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Have you ever ice fished for pike? Whether you use dead bait, such as perch or smelt, or live bait such as large minnows, the method of fishing you choose will determine how you plan your trip. Ice fishing has grown by leaps and bounds through the last several decades due in part to the development of better clothing and shanties. I have fished blue gill, crappie, walleye, perch, and Pike through the ice. It’s a kind of fishing that doesn’t suit everyone, because you need to have correct clothing so you don’t get cold. You also have to choose a particular technique and the gear that goes with it because spearing, tip-ups or bobber fishing all require different gear.
Pike are the prize in ice fishing; it’s a great thrill to bring a huge pike through a relatively small hole in the ice. (There are great YouTube videos of ice fishing for monster Pike and Muskie that you might want to watch.)
Here are three things to think about when you’re trying to decide what kind of fishing you want to do and what gear you want, or don’t want to haul out onto the ice:
- Decoy. You can stay in a shanty, watch a decoy and spear Pike through the hole in the ice. Of course that involves getting the shanty out onto the ice… a whole different conversation! Pike are curious and territorial so watching a decoy can be exciting. I remember fishing with a decoy on a sunny day in a dark shanty. I was over about 5 feet of water over sandy bottom. The view was fantastic and I could see clearly. I turned away to pour a cup of coffee and then like a stealth missile there he was, a huge Pike examining my decoy, just sitting there. I slowly grabbed my three-tinned fork and raised it up. I jabbed the spear into the water and the fish moved in a quick dodge, making my stab a worthless stab into the sand. It was fun, even in missing him, just for the excitement and memory.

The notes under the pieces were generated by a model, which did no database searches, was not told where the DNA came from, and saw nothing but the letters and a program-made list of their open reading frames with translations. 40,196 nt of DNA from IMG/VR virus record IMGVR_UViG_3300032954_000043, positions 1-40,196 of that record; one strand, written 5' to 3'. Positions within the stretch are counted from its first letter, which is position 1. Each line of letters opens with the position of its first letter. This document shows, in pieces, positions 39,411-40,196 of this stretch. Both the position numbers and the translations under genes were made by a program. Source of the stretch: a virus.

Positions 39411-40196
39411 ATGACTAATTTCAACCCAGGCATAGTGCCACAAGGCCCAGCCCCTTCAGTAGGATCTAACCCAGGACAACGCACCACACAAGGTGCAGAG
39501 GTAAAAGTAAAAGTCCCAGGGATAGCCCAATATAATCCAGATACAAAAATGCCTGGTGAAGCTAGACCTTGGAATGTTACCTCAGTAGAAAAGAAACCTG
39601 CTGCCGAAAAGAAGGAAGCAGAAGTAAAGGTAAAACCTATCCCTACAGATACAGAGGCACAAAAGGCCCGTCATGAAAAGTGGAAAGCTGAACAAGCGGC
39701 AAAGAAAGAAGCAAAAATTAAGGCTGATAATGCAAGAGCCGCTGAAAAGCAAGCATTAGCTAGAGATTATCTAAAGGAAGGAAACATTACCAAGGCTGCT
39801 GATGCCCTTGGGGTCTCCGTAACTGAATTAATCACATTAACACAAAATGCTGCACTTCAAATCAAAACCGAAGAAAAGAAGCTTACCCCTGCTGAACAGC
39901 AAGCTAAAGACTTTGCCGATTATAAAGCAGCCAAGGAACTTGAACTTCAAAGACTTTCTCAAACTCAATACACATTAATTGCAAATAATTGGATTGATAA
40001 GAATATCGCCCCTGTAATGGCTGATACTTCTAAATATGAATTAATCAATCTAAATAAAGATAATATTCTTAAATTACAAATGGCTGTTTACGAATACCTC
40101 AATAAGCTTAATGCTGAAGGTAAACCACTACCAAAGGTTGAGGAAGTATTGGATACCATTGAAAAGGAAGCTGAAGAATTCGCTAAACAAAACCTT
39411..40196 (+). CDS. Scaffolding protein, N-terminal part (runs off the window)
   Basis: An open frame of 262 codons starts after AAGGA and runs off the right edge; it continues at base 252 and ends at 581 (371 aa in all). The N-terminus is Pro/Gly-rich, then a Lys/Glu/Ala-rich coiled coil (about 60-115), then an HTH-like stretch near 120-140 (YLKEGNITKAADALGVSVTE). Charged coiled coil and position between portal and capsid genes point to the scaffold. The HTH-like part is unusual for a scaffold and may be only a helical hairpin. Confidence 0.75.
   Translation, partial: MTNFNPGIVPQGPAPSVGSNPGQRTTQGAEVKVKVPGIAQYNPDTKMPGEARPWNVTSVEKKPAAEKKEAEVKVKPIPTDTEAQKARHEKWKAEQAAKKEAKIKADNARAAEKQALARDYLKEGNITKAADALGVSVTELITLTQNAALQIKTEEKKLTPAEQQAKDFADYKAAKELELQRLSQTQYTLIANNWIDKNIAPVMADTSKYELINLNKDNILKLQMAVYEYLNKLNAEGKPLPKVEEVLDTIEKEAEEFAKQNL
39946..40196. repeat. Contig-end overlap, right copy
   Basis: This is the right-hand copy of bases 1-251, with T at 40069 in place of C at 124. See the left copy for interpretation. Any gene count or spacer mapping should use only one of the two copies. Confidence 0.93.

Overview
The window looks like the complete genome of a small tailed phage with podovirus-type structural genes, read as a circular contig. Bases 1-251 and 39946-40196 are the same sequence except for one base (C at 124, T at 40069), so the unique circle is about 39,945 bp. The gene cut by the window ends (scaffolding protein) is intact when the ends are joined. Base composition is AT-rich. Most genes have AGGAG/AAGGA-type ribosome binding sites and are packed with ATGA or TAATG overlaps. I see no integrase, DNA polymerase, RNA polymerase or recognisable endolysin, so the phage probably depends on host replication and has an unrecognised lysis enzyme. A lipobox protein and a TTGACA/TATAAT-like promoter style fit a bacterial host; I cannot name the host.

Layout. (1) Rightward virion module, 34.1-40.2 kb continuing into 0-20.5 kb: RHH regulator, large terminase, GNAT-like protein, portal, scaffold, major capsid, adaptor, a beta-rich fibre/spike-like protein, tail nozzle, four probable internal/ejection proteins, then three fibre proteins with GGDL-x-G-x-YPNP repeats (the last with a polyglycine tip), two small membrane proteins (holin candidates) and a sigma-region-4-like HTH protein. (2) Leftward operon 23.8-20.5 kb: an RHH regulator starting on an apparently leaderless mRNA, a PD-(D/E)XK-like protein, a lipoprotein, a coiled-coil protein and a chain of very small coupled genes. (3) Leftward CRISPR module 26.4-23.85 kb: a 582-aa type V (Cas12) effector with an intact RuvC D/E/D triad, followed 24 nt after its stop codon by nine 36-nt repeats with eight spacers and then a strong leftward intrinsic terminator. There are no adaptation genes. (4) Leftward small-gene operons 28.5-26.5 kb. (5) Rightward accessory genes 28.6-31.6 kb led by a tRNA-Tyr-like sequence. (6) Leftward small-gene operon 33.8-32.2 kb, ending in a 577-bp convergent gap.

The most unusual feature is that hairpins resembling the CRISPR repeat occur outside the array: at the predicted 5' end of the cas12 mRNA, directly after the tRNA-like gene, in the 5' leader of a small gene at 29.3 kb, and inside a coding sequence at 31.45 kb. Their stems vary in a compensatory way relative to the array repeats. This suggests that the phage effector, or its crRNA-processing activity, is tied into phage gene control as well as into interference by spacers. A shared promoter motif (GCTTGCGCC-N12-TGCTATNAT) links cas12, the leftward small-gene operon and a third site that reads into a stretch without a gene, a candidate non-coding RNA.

- Dead bait. Attach a dead smelt or perch to your quick-strike rig with a bobber and watch what happens.Pike scavenge for food and will take a dead fish as easily as a live one. You can add flavorings and colors to the dead bait to increase their attraction factor.
- Tip-ups: dead or alive. Tip-ups are popular in Michigan because you can set up two of them (which is the maximum number here) or set up a tip-up and fish out of a hole at the same time. No shanty is required with this method. There are a variety of tip-ups you can use: wooden, metal or plastic varieties. All of them work well. The set up uses a reel of heavy line hooked up to a dead bait set-up with a perch or smelt or a large live Pike minnow. Swedish hooks, circle hooks and some treble hooks can be used to make a deadly rig to catch and haul a Pike through the hole. There is usually a flag that is hooked onto the tip-up which is released when a Pike takes the bait. There’s no hurry when a flag goes up, but it is important to ease up to the tip-up and see if line is continuing to go out. When the line stops going out, ease the tip-up out of the hole and grab the line with your gloves on. Pull the line up slowly, hand over hand, until you feel the weight of the fish and then jerk the line to set the hook. Hang on for a fight and continue to keep the pressure on the fish until you can ease him through the hole. Marvel at the size and beauty of the fish!
Fishing in the winter is good exercise and a great way to enjoy the weather while you try to catch a lunker Pike through the ice.
write by Elfreda